I wasn’t all that great of a student in college. Actually, I wasn’t a great student in high school, either. I really like learning things (across many subjects), but I guess I just didn’t like having to prove that I actually learned it. Of course, that’s how you earn good grades.

Probably the one thing that got me through college was being able to write. Math and science majors have to prove their answers and back them up with facts. We History and English majors just had to write and be able to B.S. enough to get by. Worked for me!

But lately I’ve been writing about something I find far more interesting than History, namely Linux and DNS. I know that most of the world disagrees with me, but I find it a lot more fun to write about DNS internals than about the Storming of the Bastille.

Fortunately, I’ve had the opportunity to write for the premier Open Source magazine, Linux Journal. My first article is published in this month’s issue (September 2008) and is titled “djbdns: More Than Just a Mouthful of Consonants.” It is amazing how much fun writing can be when it’s about something you are really into (djbdns is my favorite piece of software). So far I’ve received email from several readers saying that they liked the article and decided to switch to djbdns after reading what I wrote. Sweet!

I’ve also been contributing stories to the Linux Journal website. It’s especially cool to see my stories get posted to Digg and Reddit and become popular. :) Here’s what I’ve written so far:

My buddy, Will, also wrote an article in the September issue, titled Nginx: the High-Performance Web Server and Reverse Proxy.

And there’s more on the way, both on the web and in print. I’m currently working on article for the December issue of Linux Journal, so be sure to check it out!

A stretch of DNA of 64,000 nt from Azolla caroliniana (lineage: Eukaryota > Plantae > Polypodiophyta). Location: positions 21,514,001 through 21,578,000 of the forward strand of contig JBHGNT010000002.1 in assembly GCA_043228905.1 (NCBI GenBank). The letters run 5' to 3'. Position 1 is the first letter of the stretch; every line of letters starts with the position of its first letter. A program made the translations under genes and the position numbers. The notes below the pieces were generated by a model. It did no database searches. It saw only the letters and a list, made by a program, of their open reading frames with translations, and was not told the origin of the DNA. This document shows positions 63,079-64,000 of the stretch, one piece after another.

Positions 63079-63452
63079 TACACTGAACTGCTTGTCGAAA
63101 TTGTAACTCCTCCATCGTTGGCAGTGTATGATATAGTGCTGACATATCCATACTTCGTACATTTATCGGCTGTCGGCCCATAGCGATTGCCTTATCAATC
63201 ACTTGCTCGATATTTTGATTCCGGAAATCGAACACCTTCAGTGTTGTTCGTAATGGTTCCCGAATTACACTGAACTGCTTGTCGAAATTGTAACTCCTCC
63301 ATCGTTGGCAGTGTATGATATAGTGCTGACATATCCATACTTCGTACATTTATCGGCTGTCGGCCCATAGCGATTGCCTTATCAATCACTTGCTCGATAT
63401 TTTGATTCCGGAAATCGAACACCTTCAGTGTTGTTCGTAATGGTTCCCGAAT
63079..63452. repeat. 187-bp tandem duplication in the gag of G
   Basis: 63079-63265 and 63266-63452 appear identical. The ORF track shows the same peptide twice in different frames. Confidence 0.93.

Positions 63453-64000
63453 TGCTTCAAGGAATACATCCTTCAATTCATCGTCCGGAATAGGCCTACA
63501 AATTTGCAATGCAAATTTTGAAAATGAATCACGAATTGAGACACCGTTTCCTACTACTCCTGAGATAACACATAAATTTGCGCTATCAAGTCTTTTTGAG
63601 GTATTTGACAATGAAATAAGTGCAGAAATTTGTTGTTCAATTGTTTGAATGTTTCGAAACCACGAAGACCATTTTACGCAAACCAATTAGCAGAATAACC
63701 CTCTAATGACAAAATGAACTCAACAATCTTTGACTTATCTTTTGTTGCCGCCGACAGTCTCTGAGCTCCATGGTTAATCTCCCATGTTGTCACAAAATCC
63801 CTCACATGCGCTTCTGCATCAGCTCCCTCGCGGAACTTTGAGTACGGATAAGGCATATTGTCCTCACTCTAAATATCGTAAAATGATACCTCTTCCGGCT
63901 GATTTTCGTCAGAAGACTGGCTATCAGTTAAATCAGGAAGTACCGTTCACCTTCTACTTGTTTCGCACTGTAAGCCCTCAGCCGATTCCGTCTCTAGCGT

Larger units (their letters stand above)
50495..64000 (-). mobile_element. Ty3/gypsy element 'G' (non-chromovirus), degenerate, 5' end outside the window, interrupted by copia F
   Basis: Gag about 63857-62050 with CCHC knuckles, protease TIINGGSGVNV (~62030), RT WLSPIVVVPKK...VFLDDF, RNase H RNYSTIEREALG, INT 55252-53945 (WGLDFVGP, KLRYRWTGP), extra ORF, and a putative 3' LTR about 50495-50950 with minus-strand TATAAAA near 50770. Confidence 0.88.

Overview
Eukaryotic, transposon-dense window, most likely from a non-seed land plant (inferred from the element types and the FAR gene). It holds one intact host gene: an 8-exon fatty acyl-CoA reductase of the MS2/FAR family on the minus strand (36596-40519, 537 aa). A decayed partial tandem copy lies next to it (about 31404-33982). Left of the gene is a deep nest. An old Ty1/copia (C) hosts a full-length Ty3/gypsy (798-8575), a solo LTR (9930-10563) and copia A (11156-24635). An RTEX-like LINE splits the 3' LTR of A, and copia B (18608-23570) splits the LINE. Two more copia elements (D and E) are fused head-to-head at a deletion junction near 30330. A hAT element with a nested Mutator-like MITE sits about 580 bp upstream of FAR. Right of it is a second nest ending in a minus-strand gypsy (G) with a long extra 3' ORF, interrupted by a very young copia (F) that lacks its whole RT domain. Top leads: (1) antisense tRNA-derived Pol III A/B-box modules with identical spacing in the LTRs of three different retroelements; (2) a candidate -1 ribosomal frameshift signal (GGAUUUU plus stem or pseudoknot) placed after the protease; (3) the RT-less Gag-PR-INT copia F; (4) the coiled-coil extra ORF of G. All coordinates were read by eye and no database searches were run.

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August 18, 2008

What Would You Do With An Extra $1,000,000,000?

Filed under: General — Cory @ 12:04 am

About a year ago I watched “The Rockefellers“, a PBS documentary about the famous “rags-to-royal” American family. The documentary was fascinating, but something that stuck with me was what John D. Rockefeller Sr. did with all the money he accumulated.

In the late 1880′s if you had a lot of money and wanted to “give back” then you would support soup kitchens or homeless shelters, or give to churches. This is how charity worked back then. But when Rockefeller decided to begin giving back he had a small problem: how was he to give away hundreds of millions of dollars?

You may remember Brewster’s Millions, the movie where Richard Pryor plays Montgomery “Monty” Brewster and is tasked with spending $30 million in 30 days in order to test his value of money. Rockefeller had a similar task (although he certainly knew the value of his hard earned bucks). It’s like going into a dollar store and being told you have to spend $10,000 before you can leave. It would be a lot harder than you think.

Rockefeller, like Andrew Carnegie, disliked the idea of funding soup kitchens primarily because he saw it as a sort of band-aid approach to giving. Giving to those less fortunate was indeed a noble thing to do, but he felt that it did nothing to move humanity forward. Instead, Rockefeller took a page from Carnegie’s essay “The Gospel of Wealth” and formed The Rockefeller Foundation with his son, John D. Rockefeller Jr.